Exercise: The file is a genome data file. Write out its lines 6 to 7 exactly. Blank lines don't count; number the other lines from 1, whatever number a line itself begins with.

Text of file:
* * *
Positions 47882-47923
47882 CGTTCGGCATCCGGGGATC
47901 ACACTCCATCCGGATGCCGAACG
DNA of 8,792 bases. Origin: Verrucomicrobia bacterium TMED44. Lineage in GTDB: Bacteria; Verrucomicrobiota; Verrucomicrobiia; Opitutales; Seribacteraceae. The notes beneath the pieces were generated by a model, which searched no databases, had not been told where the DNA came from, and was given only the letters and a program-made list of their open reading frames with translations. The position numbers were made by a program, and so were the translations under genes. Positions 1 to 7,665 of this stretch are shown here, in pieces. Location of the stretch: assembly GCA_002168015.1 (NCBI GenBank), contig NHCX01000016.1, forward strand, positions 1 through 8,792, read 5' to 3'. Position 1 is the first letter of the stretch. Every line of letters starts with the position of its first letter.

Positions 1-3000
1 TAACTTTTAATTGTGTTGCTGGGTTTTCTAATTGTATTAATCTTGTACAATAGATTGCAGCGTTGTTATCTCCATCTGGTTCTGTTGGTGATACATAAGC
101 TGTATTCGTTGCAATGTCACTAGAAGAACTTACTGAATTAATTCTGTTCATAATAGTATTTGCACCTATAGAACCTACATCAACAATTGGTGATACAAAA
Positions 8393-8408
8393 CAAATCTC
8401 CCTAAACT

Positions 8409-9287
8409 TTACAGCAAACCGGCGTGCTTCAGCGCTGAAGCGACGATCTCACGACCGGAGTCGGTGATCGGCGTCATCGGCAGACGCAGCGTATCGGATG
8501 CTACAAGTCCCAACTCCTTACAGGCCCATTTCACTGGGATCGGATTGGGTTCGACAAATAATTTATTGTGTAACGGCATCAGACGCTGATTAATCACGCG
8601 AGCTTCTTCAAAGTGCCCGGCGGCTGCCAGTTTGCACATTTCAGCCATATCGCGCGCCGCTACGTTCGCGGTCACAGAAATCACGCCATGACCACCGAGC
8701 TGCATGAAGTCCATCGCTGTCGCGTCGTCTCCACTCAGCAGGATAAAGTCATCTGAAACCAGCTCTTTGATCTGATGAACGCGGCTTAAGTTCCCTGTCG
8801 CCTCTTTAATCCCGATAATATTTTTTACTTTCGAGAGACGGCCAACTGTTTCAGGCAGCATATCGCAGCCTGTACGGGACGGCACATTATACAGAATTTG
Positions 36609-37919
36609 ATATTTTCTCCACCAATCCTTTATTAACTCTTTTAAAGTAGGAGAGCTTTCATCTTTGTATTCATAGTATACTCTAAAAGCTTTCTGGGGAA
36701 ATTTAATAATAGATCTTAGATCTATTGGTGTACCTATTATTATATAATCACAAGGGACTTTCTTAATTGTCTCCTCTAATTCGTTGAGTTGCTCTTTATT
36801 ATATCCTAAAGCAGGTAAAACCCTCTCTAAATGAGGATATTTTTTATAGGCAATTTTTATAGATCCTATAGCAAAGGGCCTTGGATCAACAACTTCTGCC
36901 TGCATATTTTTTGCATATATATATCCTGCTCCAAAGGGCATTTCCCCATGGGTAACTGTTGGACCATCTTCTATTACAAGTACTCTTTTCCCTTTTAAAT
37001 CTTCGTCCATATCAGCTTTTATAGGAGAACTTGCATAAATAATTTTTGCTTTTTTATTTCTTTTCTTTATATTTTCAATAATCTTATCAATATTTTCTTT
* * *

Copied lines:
1 TAACTTTTAATTGTGTTGCTGGGTTTTCTAATTGTATTAATCTTGTACAATAGATTGCAGCGTTGTTATCTCCATCTGGTTCTGTTGGTGATACATAAGC
101 TGTATTCGTTGCAATGTCACTAGAAGAACTTACTGAATTAATTCTGTTCATAATAGTATTTGCACCTATAGAACCTACATCAACAATTGGTGATACAAAA